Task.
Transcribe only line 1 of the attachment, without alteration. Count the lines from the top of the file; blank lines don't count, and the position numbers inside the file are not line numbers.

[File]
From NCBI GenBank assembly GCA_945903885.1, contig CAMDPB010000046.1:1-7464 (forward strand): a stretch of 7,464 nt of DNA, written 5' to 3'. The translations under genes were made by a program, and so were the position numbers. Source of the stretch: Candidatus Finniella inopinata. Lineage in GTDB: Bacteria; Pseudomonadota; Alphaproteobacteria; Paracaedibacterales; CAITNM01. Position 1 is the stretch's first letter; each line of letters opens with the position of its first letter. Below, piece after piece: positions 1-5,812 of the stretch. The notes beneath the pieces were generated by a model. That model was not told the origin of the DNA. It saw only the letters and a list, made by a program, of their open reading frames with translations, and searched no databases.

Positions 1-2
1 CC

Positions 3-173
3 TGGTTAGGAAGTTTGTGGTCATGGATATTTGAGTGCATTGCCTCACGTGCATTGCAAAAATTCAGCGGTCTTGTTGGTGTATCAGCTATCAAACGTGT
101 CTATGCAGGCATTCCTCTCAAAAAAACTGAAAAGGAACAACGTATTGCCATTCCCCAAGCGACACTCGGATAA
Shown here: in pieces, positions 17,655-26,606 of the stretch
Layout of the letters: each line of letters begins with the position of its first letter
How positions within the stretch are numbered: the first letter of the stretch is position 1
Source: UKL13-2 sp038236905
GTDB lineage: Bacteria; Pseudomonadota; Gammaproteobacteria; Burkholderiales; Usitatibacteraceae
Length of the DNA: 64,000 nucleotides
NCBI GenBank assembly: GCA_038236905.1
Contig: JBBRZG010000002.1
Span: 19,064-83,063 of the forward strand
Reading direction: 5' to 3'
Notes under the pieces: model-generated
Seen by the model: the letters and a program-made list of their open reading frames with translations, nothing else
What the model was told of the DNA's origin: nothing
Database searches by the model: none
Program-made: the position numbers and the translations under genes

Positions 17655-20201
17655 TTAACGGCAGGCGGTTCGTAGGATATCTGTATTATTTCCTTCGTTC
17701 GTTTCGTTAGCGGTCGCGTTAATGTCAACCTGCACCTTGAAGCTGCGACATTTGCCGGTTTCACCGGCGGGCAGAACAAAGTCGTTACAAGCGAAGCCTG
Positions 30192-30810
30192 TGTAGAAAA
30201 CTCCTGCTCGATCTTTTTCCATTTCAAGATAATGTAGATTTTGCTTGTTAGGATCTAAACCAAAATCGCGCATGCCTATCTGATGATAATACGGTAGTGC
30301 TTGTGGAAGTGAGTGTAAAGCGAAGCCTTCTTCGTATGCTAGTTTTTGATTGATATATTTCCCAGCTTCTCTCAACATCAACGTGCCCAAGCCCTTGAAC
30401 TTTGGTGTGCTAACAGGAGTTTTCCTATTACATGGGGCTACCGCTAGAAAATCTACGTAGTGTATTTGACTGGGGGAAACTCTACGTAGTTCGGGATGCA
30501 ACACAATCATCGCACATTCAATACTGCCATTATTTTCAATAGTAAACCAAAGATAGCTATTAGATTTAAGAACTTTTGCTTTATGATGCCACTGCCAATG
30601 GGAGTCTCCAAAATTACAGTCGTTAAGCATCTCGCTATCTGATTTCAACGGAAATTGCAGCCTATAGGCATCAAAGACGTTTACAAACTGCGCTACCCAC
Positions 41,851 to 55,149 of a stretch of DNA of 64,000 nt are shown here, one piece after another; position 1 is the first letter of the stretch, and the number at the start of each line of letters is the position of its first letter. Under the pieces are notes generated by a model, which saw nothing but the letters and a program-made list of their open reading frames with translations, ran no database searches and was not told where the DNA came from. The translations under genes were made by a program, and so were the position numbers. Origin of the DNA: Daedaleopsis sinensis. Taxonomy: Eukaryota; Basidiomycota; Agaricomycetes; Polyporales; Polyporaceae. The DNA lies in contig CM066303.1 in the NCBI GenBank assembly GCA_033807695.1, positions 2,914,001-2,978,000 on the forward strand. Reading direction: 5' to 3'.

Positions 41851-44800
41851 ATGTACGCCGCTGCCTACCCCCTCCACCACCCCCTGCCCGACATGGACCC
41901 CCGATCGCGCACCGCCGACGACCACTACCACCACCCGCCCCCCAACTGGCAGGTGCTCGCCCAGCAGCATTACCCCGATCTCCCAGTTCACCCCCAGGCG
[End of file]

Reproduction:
From NCBI GenBank assembly GCA_945903885.1, contig CAMDPB010000046.1:1-7464 (forward strand): a stretch of 7,464 nt of DNA, written 5' to 3'. The translations under genes were made by a program, and so were the position numbers. Source of the stretch: Candidatus Finniella inopinata. Lineage in GTDB: Bacteria; Pseudomonadota; Alphaproteobacteria; Paracaedibacterales; CAITNM01. Position 1 is the stretch's first letter; each line of letters opens with the position of its first letter. Below, piece after piece: positions 1-5,812 of the stretch. The notes beneath the pieces were generated by a model. That model was not told the origin of the DNA. It saw only the letters and a list, made by a program, of their open reading frames with translations, and searched no databases.